Domestic Dog (Basenji)
(Canis familiaris) #66-165

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Physical characteristics and distribution

The Basenji is a breed of dog and a member of the sighthound family. The Basenji is a Congolese hunting dog that rarely, (if ever) barks, but does have an odd yodelling sound.Basenjis are small, elegant-looking, short-haired dogs with erect ears, tightly curled tail, and graceful neck. Some people equate their appearance to that of a miniature deer. Their forehead is wrinkled, especially when young. Eyes are typically almond shaped, which gives the appearance of squinting with a serious look.

Basenjis typically weigh around 20 to 24 pounds (9 to 11 kg) and stand about 17 inches (43 cm) tall at the withers. They are an athletic dog, and are deceptively powerful for their size. They have a graceful, confident gait like a trotting horse, and skim the ground in a "double-suspension gallop" when running flat out at their considerable top speed. The AKC recognizes the following colorations: red/white, black/white, tricolor (red/black/white), and brindle (black stripes on a background of red)/white. There are additional variations, such as the "trindle", which is a tricolor and brindle, and several other colorations that remain in the Democratic Republic of the Congo.

Like wild canids, Basenjis don't bark. They will, however, give the occasional single "woof". They will also chortle, whine, squeal, and make a Basenji-specific noise called a yodel or a baroo. Also like wild canids, most Basenjis come into season only once a year, usually in the autumn.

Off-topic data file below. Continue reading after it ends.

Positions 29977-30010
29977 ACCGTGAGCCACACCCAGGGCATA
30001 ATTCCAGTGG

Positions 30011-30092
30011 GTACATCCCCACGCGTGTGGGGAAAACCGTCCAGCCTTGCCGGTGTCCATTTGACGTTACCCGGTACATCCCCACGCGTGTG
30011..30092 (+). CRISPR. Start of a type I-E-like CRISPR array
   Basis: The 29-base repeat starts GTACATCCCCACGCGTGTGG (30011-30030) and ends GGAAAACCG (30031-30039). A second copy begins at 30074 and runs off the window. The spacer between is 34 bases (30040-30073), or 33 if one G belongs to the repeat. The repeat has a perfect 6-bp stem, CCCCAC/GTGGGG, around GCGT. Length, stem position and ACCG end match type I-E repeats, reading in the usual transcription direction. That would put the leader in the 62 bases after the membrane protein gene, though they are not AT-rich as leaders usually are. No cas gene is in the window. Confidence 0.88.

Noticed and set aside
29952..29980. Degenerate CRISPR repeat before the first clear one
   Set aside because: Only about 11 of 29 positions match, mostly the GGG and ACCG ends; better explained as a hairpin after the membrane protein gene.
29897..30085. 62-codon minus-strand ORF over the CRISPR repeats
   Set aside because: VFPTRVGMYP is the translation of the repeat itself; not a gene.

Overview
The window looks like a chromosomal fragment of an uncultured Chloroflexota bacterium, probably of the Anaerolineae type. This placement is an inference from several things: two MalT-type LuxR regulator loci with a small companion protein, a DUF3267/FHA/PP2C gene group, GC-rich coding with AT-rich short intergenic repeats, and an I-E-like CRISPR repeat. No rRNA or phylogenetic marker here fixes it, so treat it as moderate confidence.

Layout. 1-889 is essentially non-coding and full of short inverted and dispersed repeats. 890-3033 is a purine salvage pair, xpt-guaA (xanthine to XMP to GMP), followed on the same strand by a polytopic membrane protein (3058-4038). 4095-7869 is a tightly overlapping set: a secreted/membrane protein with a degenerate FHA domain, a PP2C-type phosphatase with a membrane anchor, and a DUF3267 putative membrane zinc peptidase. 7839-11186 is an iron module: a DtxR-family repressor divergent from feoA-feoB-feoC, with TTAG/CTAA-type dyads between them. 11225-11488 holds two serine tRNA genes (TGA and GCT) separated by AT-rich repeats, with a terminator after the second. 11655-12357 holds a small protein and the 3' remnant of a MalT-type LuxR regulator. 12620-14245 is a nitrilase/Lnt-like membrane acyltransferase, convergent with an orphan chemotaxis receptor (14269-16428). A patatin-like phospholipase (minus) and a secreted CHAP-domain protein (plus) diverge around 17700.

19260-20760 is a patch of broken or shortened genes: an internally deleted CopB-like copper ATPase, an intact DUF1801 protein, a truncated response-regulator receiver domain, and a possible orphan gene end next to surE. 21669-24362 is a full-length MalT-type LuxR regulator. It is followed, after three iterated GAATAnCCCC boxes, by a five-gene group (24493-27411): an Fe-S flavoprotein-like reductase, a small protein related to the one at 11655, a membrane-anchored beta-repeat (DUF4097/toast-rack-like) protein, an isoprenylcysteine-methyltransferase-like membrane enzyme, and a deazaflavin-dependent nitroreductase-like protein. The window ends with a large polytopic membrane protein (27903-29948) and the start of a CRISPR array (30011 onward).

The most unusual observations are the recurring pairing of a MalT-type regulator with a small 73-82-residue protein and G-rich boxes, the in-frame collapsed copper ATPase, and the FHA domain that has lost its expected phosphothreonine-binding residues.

The Basenji is one of the most ancient dog breeds. Originating on the continent of Africa, it has been venerated by humans for thousands of years. Basenjis can be seen on steles in the tombs of Egyptian pharaohs, sitting at the feet of their masters, looking just as they do today, with prick ears and tightly curled tail. The Basenji had almost totally disappeared from the West when Europeans came across it in the Congo in 1895. There, the Basenji was prized by locals for its intelligence, courage, speed, and silence. They were assistants to the hunt, chasing wild game into nets for their masters. Several attempts were made to bring the breed to England, but the earliest imports succumbed to disease. It was not until the 1930s that foundation stock was successfully established in England, and thence to the United States.

They have been bred worldwide.

Description of the brain

Animal source and preparation
All specimens collected followed the same preparation and histological procedure.

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